Wednesday, August 26, 2015

New blood test may predict breast cancer relapse

Cancer Digest – Aug. 26, 2015 – Scientists have developed a blood test for breast cancer able to identify which patients will suffer a relapse after treatment, months before tumors are visible on hospital scans.

Researchers at The Institute of Cancer Research (ICR), London, and The Royal Marsden NHS Foundation Trust took tumor and blood samples from 55 breast cancer patients with early-stage disease who had received chemotherapy followed by surgery, and who had potentially been cured of their disease.

Thursday, August 20, 2015

Drinking coffee may prevent colon cancer recurring after treatment

CANCER DIGEST – Aug. 20, 2015 – Drinking three to four cups of caffeinated coffee a day may help prevent the return of colon cancer after treatment and improve the chances of a cure, according to a new, large study from Dana-Farber Cancer Institute, in Boston. 

Monday, August 17, 2015

Aspirin may reduce bowel cancer risk for obese people

Two examples of colorectal tumors
– via Wikipedia
CANCER DIGEST – Aug. 17, 2015 – A regular dose of aspirin reduces the long-term risk of cancer in those who are overweight with a family history of the disease, an international study has found.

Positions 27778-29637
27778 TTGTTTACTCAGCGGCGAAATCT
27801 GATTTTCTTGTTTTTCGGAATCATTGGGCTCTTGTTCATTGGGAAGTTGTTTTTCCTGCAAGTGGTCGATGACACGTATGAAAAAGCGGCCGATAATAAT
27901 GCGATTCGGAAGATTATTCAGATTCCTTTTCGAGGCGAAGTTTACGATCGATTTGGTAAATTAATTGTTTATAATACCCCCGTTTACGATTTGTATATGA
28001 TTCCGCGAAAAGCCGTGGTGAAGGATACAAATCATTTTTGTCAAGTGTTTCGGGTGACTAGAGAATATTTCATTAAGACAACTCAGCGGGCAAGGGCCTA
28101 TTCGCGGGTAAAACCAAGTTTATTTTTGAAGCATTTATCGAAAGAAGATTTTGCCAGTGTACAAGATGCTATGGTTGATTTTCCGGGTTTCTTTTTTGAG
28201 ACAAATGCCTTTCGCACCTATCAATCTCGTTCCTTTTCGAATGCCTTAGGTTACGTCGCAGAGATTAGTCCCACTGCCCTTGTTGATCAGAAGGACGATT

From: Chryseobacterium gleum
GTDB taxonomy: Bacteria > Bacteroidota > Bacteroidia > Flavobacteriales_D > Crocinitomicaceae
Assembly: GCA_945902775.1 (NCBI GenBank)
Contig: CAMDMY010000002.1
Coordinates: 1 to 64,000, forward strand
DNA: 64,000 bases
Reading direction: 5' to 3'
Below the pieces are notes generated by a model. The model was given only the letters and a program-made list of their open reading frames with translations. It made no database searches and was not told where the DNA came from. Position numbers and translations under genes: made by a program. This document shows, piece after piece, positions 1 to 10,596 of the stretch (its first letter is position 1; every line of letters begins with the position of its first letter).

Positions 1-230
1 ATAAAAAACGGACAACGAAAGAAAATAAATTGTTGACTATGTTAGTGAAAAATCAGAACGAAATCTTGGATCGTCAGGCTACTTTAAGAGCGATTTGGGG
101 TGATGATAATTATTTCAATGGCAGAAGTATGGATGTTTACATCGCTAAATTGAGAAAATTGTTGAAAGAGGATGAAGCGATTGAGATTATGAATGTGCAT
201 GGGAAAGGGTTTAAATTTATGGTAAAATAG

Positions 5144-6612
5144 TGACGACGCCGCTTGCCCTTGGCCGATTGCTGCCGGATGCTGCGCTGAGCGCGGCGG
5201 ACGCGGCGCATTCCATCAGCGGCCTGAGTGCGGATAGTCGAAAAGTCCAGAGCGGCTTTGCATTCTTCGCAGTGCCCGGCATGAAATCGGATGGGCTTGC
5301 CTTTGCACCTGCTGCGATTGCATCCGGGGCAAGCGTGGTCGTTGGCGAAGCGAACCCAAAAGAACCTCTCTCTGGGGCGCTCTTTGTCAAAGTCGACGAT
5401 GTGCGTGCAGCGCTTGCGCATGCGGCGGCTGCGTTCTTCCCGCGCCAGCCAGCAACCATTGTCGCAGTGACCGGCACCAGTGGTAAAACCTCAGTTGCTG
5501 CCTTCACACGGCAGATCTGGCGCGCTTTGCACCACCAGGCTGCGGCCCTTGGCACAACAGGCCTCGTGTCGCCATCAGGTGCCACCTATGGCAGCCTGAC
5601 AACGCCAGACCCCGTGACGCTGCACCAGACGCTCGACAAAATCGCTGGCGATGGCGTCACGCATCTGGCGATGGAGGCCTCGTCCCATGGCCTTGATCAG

The large clinical trial is part of an ongoing CAPP 2 study that is being conducted by scientists and clinicians from over 43 centers in 16 countries, and has been following nearly 1,000 patients with Lynch Syndromean inherited genetic disorder which affects genes responsible for detecting and repairing DNA damage. 

Saturday, August 15, 2015

Five heads better than two for cancer diagnosis

CANCER DIGEST – Aug. 15, 2015 – If two heads are better than one, can having four or five radiologists read your mammogram increase the accuracy of the diagnosis? A new study of such “collective intelligence” suggests it might.

Currently two physicians typically read mammography screens resulting in about 20 percent of women with cancer diagnosed cancer-free, and another 20 percent without cancer diagnosed as having the disease. 

Monday, August 10, 2015

Shapeshifting marker for cancer cells identified

CANCER DIGEST – Aug. 10, 2015 – In a first of its kind study researchers have identified a genetic biomarker responsible for the progression of many breast and prostate cancers. 

The newly identified biomarker is called diaphanous-related formin-3 or DIAPH3, which participates in a protein interaction that makes cells rigid. The study found that when this biomarker is lost or decreased, cells become flexible or pliable allowing them to squeeze through tissue spaces. Cancer cells with this property can invade normal tissues and adhere to other tissues in the body.